KimMiE” ’s #CBR5 Review #13: The Dreaded Feast, Writers on Enduring the Holidays, edited by Michele Clarke and Taylor Plimpton


I’m a big fan of Christmas, but even I have to draw the line somewhere. While I’m not above buying gifts in July, I have no patience for people who put up twinkle lights in October and even I can only sit through so many viewings of Its a Wonderful Life before reaching for the insulin. So when I spotted The Dreaded Feast in a used book shop the week before Thanksgiving, I thought it would be a nice antidote to the super saccharine influence of the holiday season.

It is an antidote, I suppose, in the way that morphine would be an antidote for a headache. It’s not just that the collection of essays is too snarky for me. It is (and that is saying something) but I can’t really blame the book for that. After all, the back cover says in big block letters, “For people who aren’t so crazy about the holidays.” I ignored the warning, thinking surely that the negativity would be balanced with redemption. So, my bad there. But what really irritated me was that the humor-ish essays were all very obvious. Let’s face it, Christmas is a pretty easy target. There’s a lot of room there for mockery: the fruitcake, the carolers, the ugly sweaters. Now that I think about it, ugly sweaters were pretty much overlooked in this collection, which seems odd (note to self: write Dave Barry-esque essay on ugly Christmas sweaters for publication before Jan. 1). The point is, there’s lots to make fun of, but making fun and making something funny aren’t the same thing. For all its jokey criticism, the essays just didn’t elicit many chuckles from me.

Not all the essays are humorous, though. John Cheever’s Christmas is a Sad Season for the Poor is a thought-provoking tale worthy of its own essay. Last Last Chance by Fiona Maazel and Oh, Christmas Tree by Augusten Burroughs are both curious stories that are more interesting to me than a study of the office Christmas party. And don’t even get me started on Hunter S. Thompson’s contribution—what the hell was that about? The point is, this is an anthology, so one would expect a mixed bag.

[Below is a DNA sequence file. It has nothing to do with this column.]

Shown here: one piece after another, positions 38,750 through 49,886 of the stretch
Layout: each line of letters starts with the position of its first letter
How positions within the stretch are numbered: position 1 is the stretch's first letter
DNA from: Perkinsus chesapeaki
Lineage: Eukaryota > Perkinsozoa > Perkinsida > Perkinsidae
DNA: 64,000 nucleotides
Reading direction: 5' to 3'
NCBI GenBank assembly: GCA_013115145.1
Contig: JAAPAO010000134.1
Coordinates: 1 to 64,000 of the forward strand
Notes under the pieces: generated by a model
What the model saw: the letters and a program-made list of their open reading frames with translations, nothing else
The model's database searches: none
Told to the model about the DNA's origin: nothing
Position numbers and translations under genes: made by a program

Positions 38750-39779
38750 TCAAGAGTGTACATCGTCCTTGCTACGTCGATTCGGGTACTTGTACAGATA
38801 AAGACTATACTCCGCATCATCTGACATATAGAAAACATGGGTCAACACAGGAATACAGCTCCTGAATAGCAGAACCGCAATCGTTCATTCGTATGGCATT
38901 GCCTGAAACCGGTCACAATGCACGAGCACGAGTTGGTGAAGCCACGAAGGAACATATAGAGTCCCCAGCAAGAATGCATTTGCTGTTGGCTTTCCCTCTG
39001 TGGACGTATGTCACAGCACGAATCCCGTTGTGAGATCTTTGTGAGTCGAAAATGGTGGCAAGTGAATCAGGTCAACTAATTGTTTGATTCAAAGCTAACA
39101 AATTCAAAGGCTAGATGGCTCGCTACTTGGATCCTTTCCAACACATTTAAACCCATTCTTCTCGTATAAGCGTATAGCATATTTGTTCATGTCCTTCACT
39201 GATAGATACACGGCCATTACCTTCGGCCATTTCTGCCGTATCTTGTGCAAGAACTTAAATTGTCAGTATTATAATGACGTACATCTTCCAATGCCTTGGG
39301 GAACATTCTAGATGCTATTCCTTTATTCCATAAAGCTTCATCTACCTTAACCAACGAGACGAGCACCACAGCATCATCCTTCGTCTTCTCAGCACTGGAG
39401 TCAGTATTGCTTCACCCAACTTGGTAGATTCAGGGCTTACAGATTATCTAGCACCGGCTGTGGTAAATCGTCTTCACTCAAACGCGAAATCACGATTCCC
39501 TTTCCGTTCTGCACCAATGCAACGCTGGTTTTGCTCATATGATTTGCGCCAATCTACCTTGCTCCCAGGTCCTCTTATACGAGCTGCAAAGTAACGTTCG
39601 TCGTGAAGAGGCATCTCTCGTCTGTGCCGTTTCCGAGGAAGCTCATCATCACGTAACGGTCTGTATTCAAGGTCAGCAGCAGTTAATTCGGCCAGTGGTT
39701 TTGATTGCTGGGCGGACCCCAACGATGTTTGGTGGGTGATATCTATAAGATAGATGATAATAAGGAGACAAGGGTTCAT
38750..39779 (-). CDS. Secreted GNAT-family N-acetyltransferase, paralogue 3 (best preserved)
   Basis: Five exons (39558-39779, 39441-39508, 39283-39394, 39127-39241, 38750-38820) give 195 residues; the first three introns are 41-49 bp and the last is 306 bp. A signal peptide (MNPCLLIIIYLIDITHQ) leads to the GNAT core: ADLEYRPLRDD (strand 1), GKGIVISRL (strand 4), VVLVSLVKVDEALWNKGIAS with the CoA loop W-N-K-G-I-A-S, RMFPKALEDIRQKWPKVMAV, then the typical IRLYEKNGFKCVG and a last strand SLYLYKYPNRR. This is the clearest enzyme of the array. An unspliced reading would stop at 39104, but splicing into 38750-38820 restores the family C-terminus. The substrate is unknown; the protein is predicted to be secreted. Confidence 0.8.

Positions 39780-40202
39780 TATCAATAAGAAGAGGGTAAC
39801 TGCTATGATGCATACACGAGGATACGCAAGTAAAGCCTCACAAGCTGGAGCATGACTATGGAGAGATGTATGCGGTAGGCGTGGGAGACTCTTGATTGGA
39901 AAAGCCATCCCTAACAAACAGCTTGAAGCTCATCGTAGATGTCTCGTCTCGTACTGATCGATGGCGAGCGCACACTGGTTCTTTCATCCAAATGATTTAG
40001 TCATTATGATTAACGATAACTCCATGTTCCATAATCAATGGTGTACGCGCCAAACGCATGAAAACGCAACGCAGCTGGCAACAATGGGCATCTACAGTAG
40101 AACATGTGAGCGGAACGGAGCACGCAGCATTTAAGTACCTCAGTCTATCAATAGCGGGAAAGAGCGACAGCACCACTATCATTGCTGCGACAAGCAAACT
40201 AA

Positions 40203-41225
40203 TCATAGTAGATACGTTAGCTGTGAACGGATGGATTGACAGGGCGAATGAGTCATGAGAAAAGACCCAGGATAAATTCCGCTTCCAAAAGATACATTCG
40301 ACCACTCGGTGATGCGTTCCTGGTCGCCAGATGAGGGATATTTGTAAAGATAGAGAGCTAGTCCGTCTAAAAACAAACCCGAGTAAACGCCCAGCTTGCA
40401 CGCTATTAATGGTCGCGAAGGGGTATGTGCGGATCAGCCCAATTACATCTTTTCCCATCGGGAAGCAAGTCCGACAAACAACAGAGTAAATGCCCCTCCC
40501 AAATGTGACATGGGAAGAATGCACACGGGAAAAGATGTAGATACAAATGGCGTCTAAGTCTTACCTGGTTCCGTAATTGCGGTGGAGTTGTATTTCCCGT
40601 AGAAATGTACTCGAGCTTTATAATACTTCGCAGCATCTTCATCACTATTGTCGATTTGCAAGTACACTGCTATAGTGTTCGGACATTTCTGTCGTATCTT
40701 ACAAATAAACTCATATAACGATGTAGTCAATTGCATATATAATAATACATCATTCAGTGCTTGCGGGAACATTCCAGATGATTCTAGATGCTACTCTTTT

The more I read, however, the more the collection as a whole started to bug me. Overall there just didn’t appear to be any cohesive theme. The selections seem so random, like the inclusion of a single scene from a play called “The Truth About Santa” and an anonymous 17th century diatribe on the vanity of the Christmas holiday. It feels like the editors simply selected the first thirty pieces of writing about Christmas that weren’t The Gift of the Magi and called it a day.

I’ve read some excellent short-story collections in the past, where each piece of writing stands independently while also contributing to a whole. Unrelated works can sometimes build on each other and shine a light on similar themes, making each more thought-provoking or worthwhile than it had been on its own. Sadly, The Dreaded Feast isn’t one of those collections.

KimMiE” ’s #CBR5 Review #12: Catching Fire by Suzanne Collins


The Hunger Games had a “first episode in a trilogy” kind of feel to it (which makes sense, being the first episode in a trilogy and all). By that, I mean that while the story is left on a questioning note, it also stands nicely on its own, the way that Star Wars or The Matrix ended with a future of possibility, but if that was the last you saw of that world, you would have still been happy with it (in the case of The Matrix, you would have been much happier, in fact). The point is, second books/movies in trilogies often have a tough time: they are the bridges between the often self-contained story of book/movie #1 and the conflict resolution of book/movie #3. The worst episode #2 books feel like filler material, killing time until we get to the climax of episode #3. The good ones feel bigger than episode #1, drive the story forward, and build excitement for the final installment. Catching Fire is a great second episode.

Catching Fire feels much bigger than The Hunger Games. While politics served as a backdrop in The Hunger Games, the true state of Panem and the oppression of the people in the districts comes to the forefront in Catching Fire. For the first time we get to witness a confrontation between Katniss and President Snow, a conversation which reveals the true depth of the danger Katniss has put herself and her family in by defying the Capitol at the end of book one. We get more insight into the Peace Keepers and their relationship with the people of the district, and how brutally citizens can be treated. During the Victory Tour, we get to see how life is even harder for some of the other districts than it is for District 12. When the tributes gather on stage the night before the games start, talk is nearly treasonous as the victors try to turn the audience against the games. It’s an exciting time to be a revolutionary, certainly!